Fake Copyright Complaints on Facebook
Earlier this month, I created a video slideshow using some family photographs and some music and uploaded it to my Facebook profile.
The next day that video suddenly disappeared from my Facebook account and there was a message from the Facebook DMCA department saying that my video was removed since it contained copyrighted material.
We have removed your video entitled (title) uploaded at (date). This video may include copyrighted material (such as a clip or audio) that you do not have the right to share.
If you think your video should not have been removed.. you may visit the link below to video an appeal requesting that it be reinstated.
If you do not want to appeal, there is no need to take any action. Please be careful about videos you upload in the future. If they are identified as possibly containing copyright infringing material, they may also be removed. This could result in us temporarily or permanently blocking your ability to upload videos, or permanently disabling your account.
The takedown notice even included a warning saying that in case of more violations in future, my Facebook account could be permanently disabled.
I found the complaint strange as there was absolutely no copyright infringement at all. I had captured all the pictures that were used in the video and the background songs were used from Apple’s iMovie software. I checked the software license and it allows the use of bundled sound clips even for commercial video projects.
The Apple Software contains sample content including but not limited to graphics, audio clips, video clips and/or templates (“Sample Content”)… Except as otherwise provided, all Sample Content included in the Apple Software may be used on a royalty-free basis in your own video projects but may not be distributed on a standalone basis.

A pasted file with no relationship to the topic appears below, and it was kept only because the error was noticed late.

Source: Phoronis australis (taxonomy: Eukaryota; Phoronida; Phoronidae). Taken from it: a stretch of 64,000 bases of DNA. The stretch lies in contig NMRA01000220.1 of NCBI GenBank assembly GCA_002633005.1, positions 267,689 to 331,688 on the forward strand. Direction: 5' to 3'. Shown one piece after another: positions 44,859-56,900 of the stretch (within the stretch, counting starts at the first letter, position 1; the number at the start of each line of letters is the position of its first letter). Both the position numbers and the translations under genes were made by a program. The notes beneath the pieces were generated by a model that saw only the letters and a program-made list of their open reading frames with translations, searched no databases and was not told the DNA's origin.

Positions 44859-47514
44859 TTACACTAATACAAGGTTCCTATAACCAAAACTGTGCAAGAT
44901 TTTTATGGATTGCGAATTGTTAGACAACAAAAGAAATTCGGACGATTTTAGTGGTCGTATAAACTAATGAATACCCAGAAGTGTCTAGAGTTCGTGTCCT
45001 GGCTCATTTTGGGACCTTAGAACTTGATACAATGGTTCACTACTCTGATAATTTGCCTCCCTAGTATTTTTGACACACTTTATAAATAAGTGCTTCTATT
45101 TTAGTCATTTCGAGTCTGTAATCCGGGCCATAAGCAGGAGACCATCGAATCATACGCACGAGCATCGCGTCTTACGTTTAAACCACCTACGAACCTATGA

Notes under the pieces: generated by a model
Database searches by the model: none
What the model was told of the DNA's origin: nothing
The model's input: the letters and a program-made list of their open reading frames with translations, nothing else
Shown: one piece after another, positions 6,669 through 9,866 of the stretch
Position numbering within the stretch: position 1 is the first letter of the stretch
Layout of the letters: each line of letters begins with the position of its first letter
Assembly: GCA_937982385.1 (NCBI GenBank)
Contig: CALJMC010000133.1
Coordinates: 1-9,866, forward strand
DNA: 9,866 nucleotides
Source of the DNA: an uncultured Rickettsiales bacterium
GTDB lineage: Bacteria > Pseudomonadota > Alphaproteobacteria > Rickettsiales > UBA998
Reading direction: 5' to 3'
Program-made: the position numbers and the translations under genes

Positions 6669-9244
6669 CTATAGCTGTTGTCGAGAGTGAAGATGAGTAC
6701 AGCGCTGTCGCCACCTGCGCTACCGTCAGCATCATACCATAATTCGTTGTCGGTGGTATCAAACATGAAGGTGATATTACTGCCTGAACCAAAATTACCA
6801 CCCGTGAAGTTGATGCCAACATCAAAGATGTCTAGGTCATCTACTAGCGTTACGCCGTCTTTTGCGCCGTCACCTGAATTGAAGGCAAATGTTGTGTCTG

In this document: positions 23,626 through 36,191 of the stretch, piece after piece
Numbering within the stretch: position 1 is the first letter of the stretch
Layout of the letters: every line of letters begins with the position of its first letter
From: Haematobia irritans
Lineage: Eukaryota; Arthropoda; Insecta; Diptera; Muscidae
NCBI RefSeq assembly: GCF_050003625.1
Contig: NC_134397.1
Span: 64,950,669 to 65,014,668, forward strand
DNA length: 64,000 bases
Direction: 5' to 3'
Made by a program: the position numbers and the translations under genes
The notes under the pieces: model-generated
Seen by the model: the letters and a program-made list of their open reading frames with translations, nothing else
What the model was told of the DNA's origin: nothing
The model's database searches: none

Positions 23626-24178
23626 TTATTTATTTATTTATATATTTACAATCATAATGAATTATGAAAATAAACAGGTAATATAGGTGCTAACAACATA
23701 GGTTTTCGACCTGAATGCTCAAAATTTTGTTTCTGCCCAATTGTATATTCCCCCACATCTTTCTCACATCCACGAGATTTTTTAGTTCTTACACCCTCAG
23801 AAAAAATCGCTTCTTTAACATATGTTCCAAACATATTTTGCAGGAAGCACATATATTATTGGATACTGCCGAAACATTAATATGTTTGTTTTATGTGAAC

I submitted a counter notification and, to my surprise, that video reappeared on the Facebook account the very next minute.
It’s been a week now and that video is still available on the profile. I have no clue why the DMCA complaint was filed in the first place, who made that complaint (DMCA notices are supposed to have the name and address of the complainant) and did Facebook take any action against the complainant after a counter-complaint was filed.
In any case, if such a thing ever happens to your own videos that you have uploaded on Facebook or YouTube, don’t get bogged down because that DMCA notice could just be a fake one.
Google Developer Expert, Google Cloud Champion
Amit Agarwal is a Google Developer Expert in Google Workspace and Google Apps Script. He holds an engineering degree in Computer Science (I.I.T.) and is the first professional blogger in India.